If you haven’t started a business before, you can probably think of a million reasons not to do it. Feeling apprehensive about taking the plunge is justified. Creating a successful business isn’t easy.
The problem is that not running your own business may be keeping you from living your ideal lifestyle. Luckily, starting a business isn’t really that difficult. It is a lot of hard work, but your ideal lifestyle is worth it, right?
So what are you waiting for? Are you afraid of failure? Everyone fails at some point. It’s part of the journey of success.
And as Wayne Gretzky said, “You miss 100% of the shots you never take.”
Here are 6 common excuses that shouldn’t stop you from your first business venture.
1. I don’t have enough money
Money doesn’t guarantee success in business. I can tell you that first hand.
You’ve heard that most businesses fail because they run out of money, right? The saying should actually be “all businesses fail when they run out of money.” It’s not about how much money you have, but how long you make what you do have last.
The fact is that most businesses don’t start with much. Instead of waiting for venture capital or an inheritance from your grandparents, use proven techniques of bootstrapping to give your business better odds and get started sooner.
2. I don’t have the time
Saying you don’t have enough time is really a way of saying that something isn’t a high priority for you. We all have the same number of hours in a day, and you decide how to spend those hours.
If you want to be successful in your new business, you’d better assign it a very high priority. Practically speaking, if you can’t afford to quit your job but want to free up some time to work on your new business, why not scale back your hours at your job? That could be a great compromise between income and time for the business.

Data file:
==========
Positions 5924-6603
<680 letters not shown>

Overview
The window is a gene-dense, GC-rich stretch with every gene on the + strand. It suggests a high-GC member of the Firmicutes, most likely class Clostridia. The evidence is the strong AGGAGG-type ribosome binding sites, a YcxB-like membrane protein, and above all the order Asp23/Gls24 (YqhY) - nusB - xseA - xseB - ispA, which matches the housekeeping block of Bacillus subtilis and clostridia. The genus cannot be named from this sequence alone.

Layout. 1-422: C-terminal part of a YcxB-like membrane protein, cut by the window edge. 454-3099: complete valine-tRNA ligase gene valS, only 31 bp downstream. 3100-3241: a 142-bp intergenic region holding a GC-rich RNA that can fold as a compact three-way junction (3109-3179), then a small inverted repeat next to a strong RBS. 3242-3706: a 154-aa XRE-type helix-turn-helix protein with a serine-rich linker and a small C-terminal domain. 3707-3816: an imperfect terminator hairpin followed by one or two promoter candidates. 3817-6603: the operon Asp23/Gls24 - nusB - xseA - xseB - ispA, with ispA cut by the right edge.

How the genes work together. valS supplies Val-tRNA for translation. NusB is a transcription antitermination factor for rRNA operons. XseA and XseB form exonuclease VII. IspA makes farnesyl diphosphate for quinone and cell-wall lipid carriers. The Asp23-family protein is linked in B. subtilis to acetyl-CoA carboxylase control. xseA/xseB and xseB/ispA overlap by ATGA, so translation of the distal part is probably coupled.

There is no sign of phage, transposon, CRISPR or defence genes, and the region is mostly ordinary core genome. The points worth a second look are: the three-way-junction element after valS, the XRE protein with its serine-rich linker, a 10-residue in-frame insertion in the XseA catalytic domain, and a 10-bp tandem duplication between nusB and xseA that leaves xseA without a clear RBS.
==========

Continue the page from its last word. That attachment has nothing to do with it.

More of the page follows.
3. My business plan isn’t perfect
Your business plan? If this is your first time, there’s so much about running a business you don’t know that your business plan can never be perfect. Planning is important, but use the Pareto principle (80/20 rule) to plan what you know and ignore details early on.
4. The timing just isn’t right
When will the timing be right? Are you waiting for the stars to align? Starting a business is a deliberate action, not an act of happenstance.
When you’re running a business, disruptions and moments of bad timing will be common. You might as well gain an advantage by learning to deal with those competing priorities now.
5. There’s too much competition
There’s probably two types of competition you’re worried about: the big guys (established corporations) and the little guys (other startups).
As far as the big guys are concerned, they’re actually afraid of you as much as you are of them, and for good reason. Our increasingly volatile and hyper-innovative economy has decidedly given advantages to startups.
And for the little guys? To some degree, the same fear you have about competition limits the number of startups you might be competing against. On top of that, most markets have room for many winners. You and your competition can both be successful.
Also, don’t forget that during an economic downturn there is probably less competition. That may make a bad economy a great time to start a business.
6. I don’t have all the skills I need
There are a lot of ways to get around this one. Learning the skills you’re missing may not be as difficult as you think. If you don’t want to learn or don’t have the time, you could partner with someone to trade services (for instance, you provide marketing skills, and your partner helps you write software).
If neither of those options are appealing, consider outsourcing. Sites like Elance and oDesk can help you find resources for a reasonable price.
So there, you shouldn’t have any more valid excuses. Get out there and change the world. Just make sure to consider your own lifestyle in your business plans from the start.